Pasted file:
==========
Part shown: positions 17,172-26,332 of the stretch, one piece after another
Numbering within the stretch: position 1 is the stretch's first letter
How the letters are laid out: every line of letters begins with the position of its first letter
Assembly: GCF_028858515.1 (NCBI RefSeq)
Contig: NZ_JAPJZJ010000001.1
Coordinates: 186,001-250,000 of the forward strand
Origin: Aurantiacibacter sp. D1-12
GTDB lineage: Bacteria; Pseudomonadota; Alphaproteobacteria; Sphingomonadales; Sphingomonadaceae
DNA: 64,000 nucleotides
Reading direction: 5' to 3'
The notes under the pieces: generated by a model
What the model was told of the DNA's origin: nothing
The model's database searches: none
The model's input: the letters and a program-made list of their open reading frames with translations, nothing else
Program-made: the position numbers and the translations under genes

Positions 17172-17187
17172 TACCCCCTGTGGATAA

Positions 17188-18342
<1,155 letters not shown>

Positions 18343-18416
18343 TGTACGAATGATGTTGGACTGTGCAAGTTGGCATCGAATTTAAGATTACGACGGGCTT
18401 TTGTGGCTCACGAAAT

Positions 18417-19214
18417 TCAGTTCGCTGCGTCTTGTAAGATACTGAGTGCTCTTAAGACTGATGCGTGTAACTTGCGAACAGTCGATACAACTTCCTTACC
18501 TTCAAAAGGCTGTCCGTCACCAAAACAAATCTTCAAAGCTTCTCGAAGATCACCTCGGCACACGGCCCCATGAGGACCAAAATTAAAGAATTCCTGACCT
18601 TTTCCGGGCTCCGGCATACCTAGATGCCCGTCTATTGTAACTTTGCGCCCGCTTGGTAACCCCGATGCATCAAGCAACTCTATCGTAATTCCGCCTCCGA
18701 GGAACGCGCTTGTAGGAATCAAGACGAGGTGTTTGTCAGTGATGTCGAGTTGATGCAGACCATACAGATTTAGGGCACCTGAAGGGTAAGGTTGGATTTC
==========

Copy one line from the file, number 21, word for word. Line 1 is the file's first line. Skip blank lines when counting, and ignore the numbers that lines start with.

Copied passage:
18343 TGTACGAATGATGTTGGACTGTGCAAGTTGGCATCGAATTTAAGATTACGACGGGCTT